That’s how Vishnu Prakash, India’s new high commissioner to Canada, described the feeling in a room of Indian diaspora members as they were addressed by his prime minister, Narendra Modi, April 15.
It’s been a whirlwind two months since Mr. Prakash set foot in Ottawa.
Just a few weeks after he arrived, he was swept up in Mr. Modi’s high-profile visit, and the momentum hasn’t stopped.
“He is no ordinary prime minister,” Mr. Prakash told Embassy in an interview at the high commission this month. “It was no ordinary visit.”
In his 25 years in the diplomatic service, Mr. Prakash said rarely has he seen a host country do what Canada did for Mr. Modi, or seen a host prime minister spend so many hours with a visitor.
Mr. Modi secured the strongest mandate of any political party in the past 30 years of Indian politics, Mr. Prakash said, in large part because he inspired the youth of India with a message of economic growth.
“The world is aging, but India is growing younger. Progressively younger. So much so that two-thirds of India’s population is below 35,” said Mr. Prakash. That means a need for education, skills and development.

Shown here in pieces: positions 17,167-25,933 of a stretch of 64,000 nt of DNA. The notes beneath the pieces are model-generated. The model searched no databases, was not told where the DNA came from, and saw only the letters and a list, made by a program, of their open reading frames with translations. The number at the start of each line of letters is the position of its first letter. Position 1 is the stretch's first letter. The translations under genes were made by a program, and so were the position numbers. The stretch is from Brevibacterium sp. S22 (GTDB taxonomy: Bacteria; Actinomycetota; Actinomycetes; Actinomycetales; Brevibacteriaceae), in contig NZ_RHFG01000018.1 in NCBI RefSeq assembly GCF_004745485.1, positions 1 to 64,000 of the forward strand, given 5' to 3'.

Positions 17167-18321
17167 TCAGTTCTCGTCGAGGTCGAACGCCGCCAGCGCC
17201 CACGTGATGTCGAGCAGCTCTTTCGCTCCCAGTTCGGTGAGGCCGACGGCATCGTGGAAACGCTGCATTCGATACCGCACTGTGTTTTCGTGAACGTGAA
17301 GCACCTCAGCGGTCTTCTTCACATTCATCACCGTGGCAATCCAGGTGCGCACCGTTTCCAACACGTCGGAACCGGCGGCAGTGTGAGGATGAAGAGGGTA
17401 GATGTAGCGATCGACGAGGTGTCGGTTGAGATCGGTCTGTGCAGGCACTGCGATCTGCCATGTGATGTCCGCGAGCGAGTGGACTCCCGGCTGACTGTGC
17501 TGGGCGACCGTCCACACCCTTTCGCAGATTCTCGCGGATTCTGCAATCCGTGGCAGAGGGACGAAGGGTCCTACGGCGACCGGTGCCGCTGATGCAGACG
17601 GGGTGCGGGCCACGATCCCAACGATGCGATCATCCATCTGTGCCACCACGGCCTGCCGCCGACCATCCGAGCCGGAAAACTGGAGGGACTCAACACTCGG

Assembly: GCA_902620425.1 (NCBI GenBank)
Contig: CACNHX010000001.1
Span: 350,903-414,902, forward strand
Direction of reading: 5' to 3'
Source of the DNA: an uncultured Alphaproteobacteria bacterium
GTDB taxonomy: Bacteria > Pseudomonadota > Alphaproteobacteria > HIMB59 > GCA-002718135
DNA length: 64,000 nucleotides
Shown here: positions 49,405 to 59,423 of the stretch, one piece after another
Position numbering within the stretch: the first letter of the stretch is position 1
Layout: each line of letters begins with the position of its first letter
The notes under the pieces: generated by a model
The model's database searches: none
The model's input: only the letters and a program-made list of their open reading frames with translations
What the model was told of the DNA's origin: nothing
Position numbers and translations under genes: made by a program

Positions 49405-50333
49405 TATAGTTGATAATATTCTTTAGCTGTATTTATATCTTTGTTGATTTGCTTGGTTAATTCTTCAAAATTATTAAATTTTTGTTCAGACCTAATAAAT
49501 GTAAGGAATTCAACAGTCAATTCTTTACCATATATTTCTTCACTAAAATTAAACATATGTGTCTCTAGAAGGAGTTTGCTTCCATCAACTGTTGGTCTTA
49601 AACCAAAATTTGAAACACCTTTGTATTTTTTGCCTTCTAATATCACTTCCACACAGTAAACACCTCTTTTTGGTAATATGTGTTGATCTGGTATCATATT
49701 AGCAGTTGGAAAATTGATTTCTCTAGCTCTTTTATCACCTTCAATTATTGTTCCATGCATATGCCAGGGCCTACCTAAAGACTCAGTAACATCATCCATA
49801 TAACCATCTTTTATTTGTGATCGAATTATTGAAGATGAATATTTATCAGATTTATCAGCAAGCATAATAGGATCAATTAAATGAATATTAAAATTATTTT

“Prime Minister Modi has embarked the nation on the path of rapid growth,” he added.
About 200 million people will move from rural to urban areas by 2020, according to Mr. Prakash. A hundred so-called smart cities are being developed. That means town planning, transportation, health services, environmental management, water and power management, education and industry.
“That’s where partners like Canada come in,” he said. “We need lots of partners. The size of the developmental cake is very large.”